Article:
Potassium contents found in strawberries can help our bodies regulate salt, which may help lower the risk of stroke.
According to a recent study, increasing fiber consumption helped 77 percent of persons with persistent constipation (8). Berries, in general, including strawberries, are a source of vitamins.
Therefore, an excellent treatment for constipation might be an assortment of berries, including raspberries, blackberries, and strawberries.
Will I Get Any Reactions To Strawberries?
Strawberries are safe when consumed orally, and anyone can consume them in proportions found in meals; if you have an allergic reaction upon consuming strawberries, we recommend seeing a doctor immediately.
Some individuals are hypersensitive to the Rosaceae family may experience an allergic response to strawberries. Almond, Apricot, peach, plum, apple, and pear are all a part of this category. Before eating strawberries, talk to your doctor to determine if you have any allergies.
Moreover, some individuals with bleeding disorders may experience excessive bleeding and a higher risk of bruising if they consume strawberries in large quantities. Therefore, limiting your strawberry intake for a few days is best if you plan on getting surgery.
For people who want to make organic masks and apply strawberries to the skin, there isn’t enough reliable data to determine the safety of strawberries or any potential reactions. However, it is best to do a patch test to ensure your skin doesn’t have an allergic reaction.
Additionally, pregnant or breastfeeding mothers can also consume strawberries. However, if you have gestational diabetes, we recommend consuming strawberries in limited amounts.
How Can I Include Strawberries In My Diet?
Various strawberry products are on the market, including jellies, jams, frozen, fresh, and freeze-dried strawberries.
However, we advise anybody interested in consuming strawberries in various forms, particularly jellies and jams, to check the labels of frozen and dried strawberries for added sugars to ensure they are not consuming excessive amounts of sugar.
You could opt for an all-fruit spread without additional sweeteners or fillers if you want a healthier alternative to jellies and jams. In addition, you may incorporate strawberries into your diet in the following ways:
- Blend a handful of strawberries and a few tablespoons of honey to taste. Fill Popsicle molds with the blended goodness and freeze for a day (You can also add strawberry chunks). You will have a healthy version of popsicles that tastes incredibly delicious on hot summer days. (You can add other fruits and customize the popsicles to your liking.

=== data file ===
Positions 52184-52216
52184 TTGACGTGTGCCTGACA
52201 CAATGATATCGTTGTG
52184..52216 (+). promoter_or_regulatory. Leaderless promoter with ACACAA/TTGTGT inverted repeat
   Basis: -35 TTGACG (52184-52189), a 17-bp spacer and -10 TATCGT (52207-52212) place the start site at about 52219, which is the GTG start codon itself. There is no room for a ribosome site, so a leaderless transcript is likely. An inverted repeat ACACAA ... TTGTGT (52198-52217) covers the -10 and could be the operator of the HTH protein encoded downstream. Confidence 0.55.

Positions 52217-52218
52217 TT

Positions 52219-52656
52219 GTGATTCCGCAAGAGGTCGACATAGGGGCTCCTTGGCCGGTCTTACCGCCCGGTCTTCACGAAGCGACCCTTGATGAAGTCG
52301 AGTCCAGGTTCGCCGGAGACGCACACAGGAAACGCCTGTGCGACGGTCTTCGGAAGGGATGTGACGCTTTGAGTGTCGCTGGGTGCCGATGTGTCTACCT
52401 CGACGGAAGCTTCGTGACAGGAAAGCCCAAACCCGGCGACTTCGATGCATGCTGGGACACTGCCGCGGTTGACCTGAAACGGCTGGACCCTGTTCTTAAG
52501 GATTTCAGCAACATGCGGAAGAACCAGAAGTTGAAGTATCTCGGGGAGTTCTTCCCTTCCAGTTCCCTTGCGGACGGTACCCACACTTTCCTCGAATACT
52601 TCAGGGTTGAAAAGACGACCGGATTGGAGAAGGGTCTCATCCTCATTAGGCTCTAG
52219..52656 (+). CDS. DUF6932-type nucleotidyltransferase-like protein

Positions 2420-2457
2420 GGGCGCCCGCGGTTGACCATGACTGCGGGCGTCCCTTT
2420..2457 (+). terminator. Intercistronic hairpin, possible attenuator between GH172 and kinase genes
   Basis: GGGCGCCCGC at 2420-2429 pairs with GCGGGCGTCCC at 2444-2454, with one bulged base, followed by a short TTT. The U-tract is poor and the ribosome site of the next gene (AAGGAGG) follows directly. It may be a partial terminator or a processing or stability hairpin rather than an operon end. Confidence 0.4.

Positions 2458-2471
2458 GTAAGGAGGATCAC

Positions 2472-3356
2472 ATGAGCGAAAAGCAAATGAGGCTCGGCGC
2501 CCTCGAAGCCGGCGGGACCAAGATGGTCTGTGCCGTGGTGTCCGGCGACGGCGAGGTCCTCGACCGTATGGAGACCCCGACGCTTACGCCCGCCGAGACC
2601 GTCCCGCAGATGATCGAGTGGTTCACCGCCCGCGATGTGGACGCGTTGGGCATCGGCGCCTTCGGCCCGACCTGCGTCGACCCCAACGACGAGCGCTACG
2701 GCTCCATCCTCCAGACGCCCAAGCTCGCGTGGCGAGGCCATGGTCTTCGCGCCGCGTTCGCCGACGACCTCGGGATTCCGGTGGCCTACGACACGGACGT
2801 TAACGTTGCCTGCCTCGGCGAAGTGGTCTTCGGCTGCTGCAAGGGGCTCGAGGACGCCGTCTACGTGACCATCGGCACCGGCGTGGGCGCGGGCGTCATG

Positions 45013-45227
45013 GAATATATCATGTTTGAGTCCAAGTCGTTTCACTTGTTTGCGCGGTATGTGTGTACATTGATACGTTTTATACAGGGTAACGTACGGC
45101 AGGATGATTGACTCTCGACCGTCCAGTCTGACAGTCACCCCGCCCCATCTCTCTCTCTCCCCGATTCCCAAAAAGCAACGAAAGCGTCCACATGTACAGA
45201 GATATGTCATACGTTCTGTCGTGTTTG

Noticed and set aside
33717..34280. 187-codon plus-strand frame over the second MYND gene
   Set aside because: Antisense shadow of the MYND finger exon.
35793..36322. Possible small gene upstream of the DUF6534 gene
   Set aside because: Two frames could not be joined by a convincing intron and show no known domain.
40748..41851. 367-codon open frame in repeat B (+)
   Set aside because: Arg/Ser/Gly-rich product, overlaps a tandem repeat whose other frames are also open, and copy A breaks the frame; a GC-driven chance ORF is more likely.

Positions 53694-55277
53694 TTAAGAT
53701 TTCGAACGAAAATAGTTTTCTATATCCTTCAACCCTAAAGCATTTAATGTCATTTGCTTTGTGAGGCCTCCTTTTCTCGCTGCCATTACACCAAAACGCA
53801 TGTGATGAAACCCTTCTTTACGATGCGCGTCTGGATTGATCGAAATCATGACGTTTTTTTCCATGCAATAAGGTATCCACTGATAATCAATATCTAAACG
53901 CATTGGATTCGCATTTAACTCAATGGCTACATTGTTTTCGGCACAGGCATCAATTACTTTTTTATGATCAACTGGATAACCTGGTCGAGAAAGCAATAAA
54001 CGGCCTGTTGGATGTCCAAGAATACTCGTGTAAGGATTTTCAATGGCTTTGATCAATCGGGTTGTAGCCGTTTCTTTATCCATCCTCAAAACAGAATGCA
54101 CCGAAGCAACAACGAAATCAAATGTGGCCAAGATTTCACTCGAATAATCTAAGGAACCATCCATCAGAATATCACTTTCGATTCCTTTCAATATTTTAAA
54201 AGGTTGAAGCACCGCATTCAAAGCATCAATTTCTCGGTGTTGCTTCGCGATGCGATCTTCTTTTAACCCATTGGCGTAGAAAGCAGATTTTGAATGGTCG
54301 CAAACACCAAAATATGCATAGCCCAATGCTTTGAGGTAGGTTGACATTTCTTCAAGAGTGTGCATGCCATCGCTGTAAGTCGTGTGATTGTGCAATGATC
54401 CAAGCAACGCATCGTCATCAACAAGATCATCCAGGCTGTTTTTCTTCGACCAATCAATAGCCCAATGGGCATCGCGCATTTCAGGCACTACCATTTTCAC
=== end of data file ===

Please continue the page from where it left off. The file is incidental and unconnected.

- For breakfast, combine a few tablespoons of organic Greek yogurt with a few strawberries and some nuts of your preference. Drizzle some honey on top for sweetness, and you’ve got yourself a delicious, healthy breakfast.
- You can make one at home if you want a no-preservative, no-added-sugar jab. There are numerous homemade strawberry jam recipes available online.
- If your sweet tooth gets the best of you and you want to cheat on your diet while adding a healthy touch to your cheat meal, cover strawberries in Nutella and freeze them. Serve chilled; this will be the tastiest dessert you have ever tasted if served chilled.
- Take a few organic plant-based tortillas and add a layer of organic peanut butter on them, then lay a few thin slices of strawberries on them and serve with organic maple syrup drizzled on top.
- Add a few handfuls of frozen strawberries, yogurt, honey, and lemon juice to a food processor and process until creamy. You’ll be left with a healthy and delicious homemade frozen yogurt. It may also be frozen for up to a month when kept in an airtight container.
- Add sliced strawberries to your salads, pancakes, smoothies, ice cream, and waffles.
- Mix goat cheese, grilled chicken, nuts, spinach, and strawberries to make a delicious salad.
By including strawberries in your meals, you will be able to prepare healthy and delicious meals that will aid in weight loss. This is because you can create great things at home, which will minimize your desire to order harmful fast food.
Read more: How much potassium is in peanut butter?
Now that we’ve addressed the question, “How much potassium in strawberries?” and told you about the many different benefits of consuming strawberries, you can begin your path to a healthier life by including strawberries into your diet using the techniques listed above.
Strawberries are a lovely addition to various meals like smoothies made with other fruits or a topping on yogurts and salads.
Making this nutritious fruit a regular part of your diet is undoubtedly an excellent nutritional decision for optimal overall health as it offers a variety of advantages, including enhanced gut health, heart health, protection from cancer, boosted immunity, and eye health.
1. What will happen if I eat too many strawberries?
Excess consumption of strawberries may result in stomach aches, reflux, diarrhea, heartburn, or increased diabetic levels for people with diabetes.
2. Can I wash and eat moldy strawberries?
Avoid consuming dry, squishy, and moldy strawberries because they taste odd, and you might develop stomach issues if you have them.
3. How long can I refrigerate strawberries?
Strawberries can be refrigerated for around a week.
4. Can I consume strawberries daily?
You can eat up to eight strawberries per day.
5. Do strawberries act as blood thinners?
All fruits that come under the berry category act as blood thinners.